Movies We Like
The Bitter Tears of Petra von Kant
When choosing where to start in a director's filmography, I've always enjoyed picking at random. Recommendations tend to be fairly overwhelming and a total buzz kill. The themes of Fassbinder's films were always intriguing to me, and since I enjoy seeing filmmakers break down and interpret romantic relationships, I started with The Bitter Tears of Petra von Kant. The film surpassed my expectations in terms of human dynamics by exposing a character's relationship to the women in her life in such a constricting setting, from her lover down to her servant.
Petra von Kant (Margit Carstensen) is as far removed from an overnight success as a person could get. As a fashion designer in Germany, she had to go through the process of constant rejection and a humiliating divorce before being taken seriously in her field. These experiences have turned her into a cynic in matters of work and love. Her daughter is away at boarding school and she lives alone with her servant/secretary/assistant, Marlene (Irm Hermann). Marlene's role as a servant in her home goes far beyond the orthodox. In a sense, she's a broken extension of Petra, living vicariously through her disgrace and vanity. You get the feeling that she once aspired to be a self-sustaining fashion designer, but found herself tailoring not only Petra's designs, but her mess of an existence.
Sidonie (Katrin Schaake), an old friend of Petra's, comes into town for a visit. At once you become aware that there is a sexual tension between Petra and women. The two talk about Petra's failed marriage and Sidonie's rocky one until Petra's disregard for the feelings of others puts a halt to their passive-aggressive game of catch-up. As the conversation reaches a height of childlike hostility, there's a buzz at the door. Sidonie introduces Karin (Hanna Schygulla), a beautiful 23-year old woman without a sense of direction in her life. Petra is instantly drawn to her figure and youthfulness. She offers her a career modeling, promising exclusive work. In exchange, Petra wants her to move in so that she can be her lover. Though Karin is married, her unsuccessful husband is in Austria, leaving her alone to fend for herself. She accepts Petra's offer, and the two live together and do end up becoming lovers. However, Karin is still in many ways a bit infantile. Petra goes from being a manipulative seductress to a mothering fool who's madly in love and protective. Karin becomes unhappy and eventually unfaithful. As their relationship boils down to a bitter and inevitable end, Petra starts to abuse everyone within reach; Marlene, her daughter, Karin, Sidonie, her mother, and most importantly, herself.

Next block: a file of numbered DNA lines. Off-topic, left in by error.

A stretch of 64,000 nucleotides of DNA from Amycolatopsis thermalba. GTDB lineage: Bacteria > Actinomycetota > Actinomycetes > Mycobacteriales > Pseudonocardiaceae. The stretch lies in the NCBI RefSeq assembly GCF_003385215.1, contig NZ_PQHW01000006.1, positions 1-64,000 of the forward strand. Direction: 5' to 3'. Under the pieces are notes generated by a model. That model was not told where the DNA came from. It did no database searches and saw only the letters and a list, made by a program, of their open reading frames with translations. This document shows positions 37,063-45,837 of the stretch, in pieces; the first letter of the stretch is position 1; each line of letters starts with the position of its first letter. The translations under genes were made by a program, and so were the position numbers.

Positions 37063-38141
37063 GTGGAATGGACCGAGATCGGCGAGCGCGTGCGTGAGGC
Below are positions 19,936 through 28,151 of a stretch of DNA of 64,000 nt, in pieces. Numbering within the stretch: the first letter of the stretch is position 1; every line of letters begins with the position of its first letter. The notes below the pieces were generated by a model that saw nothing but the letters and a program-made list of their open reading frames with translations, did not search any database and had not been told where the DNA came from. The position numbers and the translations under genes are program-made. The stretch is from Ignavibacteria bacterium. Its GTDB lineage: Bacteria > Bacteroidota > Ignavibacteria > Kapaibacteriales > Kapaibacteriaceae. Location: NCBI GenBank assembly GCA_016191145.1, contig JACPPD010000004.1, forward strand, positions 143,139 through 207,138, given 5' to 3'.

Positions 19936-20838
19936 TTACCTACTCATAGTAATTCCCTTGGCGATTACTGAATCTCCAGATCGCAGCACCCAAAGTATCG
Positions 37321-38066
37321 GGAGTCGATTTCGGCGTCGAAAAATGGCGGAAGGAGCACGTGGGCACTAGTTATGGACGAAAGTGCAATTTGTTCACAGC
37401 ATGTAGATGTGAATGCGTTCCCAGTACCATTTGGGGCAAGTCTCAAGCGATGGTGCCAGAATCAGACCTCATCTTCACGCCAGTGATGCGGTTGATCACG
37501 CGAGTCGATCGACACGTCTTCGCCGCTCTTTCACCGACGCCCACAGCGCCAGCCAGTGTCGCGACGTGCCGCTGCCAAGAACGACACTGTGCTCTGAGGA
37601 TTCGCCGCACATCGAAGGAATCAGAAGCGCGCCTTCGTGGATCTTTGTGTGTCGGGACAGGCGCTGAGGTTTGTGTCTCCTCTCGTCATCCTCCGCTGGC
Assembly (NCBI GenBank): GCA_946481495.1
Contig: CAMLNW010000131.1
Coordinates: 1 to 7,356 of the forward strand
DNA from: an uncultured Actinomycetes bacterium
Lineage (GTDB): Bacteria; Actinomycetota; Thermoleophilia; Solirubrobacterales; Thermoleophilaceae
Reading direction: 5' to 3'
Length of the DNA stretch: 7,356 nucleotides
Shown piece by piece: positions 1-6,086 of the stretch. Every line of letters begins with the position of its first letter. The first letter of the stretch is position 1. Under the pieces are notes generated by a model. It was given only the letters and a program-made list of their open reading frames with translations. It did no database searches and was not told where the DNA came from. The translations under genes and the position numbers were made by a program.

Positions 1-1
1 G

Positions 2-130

Like a theater production, the film takes place in a single room with a lot of the story and atmosphere developed through dialogue. I find that I am more impressed with a condensed story when its characters never get a break from the audience. There are no distractions through multiple locations and conditions, and the real-time scenes keep you focused and invested. This isn't to say that any of these scenes are simple. On the contrary, they are developed and mapped out to perfection. For instance, there isn't any real lovemaking in the film. However, there is an astounding amount of sexual tension brought to the screen by the props and their placement within the frame. Unclothed female mannequins obscure a lot of the action between the women in many of the frames, and it becomes more unnerving and eerie than seeing actual sex.
Petra’s character is something that you can't help but tear apart while admiring its honesty. She's sort of like a vampire, feeding off the glow and vitality of young women. Without it being explicitly stated, you get the sense that she's sucked on the hopes and passions of Marlene so much that the poor woman became a phantom. But you begin to wonder if she was ever radiant in spirit, as her prey no doubt was or still is. It makes you feel for her because perhaps she was dragged through the same torment that she inflicts. The idea that Marlene accepts being verbally abused or simply doesn't have the strength to walk away is a mystery that sociologists have tried to unravel for centuries. Watching her character swim through self-hatred, all the while never uttering a word, was interesting in a way that I can't even begin to describe or critique, but it again seems to be a mirror for Petra.
Petra von Kant was a near perfect experience for me. Though it is perhaps typical to refer to it in a comparative sense, it reminds me of my favorite Bergman film, Cries and Whispers. Its design is rather simple in terms of form but it is controlled and executed so fiercely that you become completely absorbed. If you like stories about powerful women or people who've lost their power while being made mad by love, I highly recommend this movie. If nothing else, see it for a female perspective rarely breached within cinema.